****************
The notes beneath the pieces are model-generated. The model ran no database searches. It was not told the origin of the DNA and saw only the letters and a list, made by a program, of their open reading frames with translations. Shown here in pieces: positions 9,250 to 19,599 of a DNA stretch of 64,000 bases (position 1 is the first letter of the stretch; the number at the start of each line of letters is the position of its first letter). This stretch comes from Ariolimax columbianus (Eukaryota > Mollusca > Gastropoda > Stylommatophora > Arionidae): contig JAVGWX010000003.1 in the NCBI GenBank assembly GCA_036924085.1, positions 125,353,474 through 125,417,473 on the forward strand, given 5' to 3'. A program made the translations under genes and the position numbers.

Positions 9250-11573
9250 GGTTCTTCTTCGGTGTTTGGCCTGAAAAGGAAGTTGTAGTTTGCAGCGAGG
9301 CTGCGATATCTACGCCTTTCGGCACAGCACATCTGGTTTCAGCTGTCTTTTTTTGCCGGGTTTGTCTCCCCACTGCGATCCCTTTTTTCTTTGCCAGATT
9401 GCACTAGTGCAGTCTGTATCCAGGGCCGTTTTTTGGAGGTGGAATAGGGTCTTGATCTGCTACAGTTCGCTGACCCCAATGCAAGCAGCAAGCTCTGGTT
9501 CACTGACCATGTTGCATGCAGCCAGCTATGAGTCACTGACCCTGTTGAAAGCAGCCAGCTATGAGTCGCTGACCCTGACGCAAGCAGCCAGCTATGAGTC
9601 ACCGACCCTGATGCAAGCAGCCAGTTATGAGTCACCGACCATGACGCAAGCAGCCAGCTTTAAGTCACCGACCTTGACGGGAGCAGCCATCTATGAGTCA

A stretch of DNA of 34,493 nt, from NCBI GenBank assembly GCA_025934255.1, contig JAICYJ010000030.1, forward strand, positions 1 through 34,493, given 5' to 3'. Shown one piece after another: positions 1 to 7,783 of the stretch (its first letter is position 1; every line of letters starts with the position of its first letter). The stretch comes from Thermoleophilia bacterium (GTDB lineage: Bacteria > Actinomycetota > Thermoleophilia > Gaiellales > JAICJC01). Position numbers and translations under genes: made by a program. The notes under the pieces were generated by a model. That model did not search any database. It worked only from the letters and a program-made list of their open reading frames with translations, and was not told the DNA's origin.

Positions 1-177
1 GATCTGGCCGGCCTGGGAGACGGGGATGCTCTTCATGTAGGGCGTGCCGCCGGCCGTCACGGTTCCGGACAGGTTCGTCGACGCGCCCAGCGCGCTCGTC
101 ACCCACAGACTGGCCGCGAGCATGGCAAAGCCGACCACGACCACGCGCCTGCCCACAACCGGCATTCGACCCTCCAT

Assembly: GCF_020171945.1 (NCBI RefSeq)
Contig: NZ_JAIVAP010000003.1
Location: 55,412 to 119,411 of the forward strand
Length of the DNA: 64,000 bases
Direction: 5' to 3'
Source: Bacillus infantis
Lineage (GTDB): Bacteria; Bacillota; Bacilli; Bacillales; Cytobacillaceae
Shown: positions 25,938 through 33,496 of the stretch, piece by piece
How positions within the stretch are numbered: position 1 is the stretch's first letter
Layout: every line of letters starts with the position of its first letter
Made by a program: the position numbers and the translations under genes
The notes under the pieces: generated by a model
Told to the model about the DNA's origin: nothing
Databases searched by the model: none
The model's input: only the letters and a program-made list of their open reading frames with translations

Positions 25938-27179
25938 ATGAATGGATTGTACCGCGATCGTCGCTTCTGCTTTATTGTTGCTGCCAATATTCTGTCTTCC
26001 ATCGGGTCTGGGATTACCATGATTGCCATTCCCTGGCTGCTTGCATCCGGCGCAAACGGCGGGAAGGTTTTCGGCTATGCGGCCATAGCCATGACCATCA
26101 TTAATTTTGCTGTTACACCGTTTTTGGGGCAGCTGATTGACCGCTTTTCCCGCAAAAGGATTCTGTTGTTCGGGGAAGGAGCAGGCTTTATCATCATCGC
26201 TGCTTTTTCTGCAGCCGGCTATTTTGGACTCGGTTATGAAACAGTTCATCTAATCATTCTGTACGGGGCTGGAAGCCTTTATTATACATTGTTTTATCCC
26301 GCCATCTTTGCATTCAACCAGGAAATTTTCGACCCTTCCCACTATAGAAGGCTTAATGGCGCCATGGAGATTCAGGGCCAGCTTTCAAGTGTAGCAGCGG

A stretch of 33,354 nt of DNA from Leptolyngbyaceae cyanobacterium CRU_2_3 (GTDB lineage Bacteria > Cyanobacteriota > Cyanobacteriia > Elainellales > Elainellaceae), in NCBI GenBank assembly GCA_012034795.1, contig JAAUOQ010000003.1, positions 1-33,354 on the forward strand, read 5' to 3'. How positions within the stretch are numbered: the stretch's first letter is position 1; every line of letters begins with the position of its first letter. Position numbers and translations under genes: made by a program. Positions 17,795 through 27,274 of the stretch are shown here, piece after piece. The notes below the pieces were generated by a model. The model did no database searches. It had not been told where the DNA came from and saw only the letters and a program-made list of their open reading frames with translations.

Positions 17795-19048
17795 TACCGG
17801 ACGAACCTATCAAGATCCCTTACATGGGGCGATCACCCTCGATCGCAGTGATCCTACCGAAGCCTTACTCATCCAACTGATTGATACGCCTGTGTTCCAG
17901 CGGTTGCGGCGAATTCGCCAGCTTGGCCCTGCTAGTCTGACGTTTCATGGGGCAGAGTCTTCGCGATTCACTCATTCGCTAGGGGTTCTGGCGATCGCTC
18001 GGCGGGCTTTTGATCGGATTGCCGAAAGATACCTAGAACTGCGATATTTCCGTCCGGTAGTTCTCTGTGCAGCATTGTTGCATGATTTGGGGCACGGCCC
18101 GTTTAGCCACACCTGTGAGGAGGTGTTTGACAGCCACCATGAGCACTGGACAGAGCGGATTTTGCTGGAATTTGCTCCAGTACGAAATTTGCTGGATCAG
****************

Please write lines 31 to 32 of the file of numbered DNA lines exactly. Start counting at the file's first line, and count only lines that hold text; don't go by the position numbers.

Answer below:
26201 TGCTTTTTCTGCAGCCGGCTATTTTGGACTCGGTTATGAAACAGTTCATCTAATCATTCTGTACGGGGCTGGAAGCCTTTATTATACATTGTTTTATCCC
26301 GCCATCTTTGCATTCAACCAGGAAATTTTCGACCCTTCCCACTATAGAAGGCTTAATGGCGCCATGGAGATTCAGGGCCAGCTTTCAAGTGTAGCAGCGG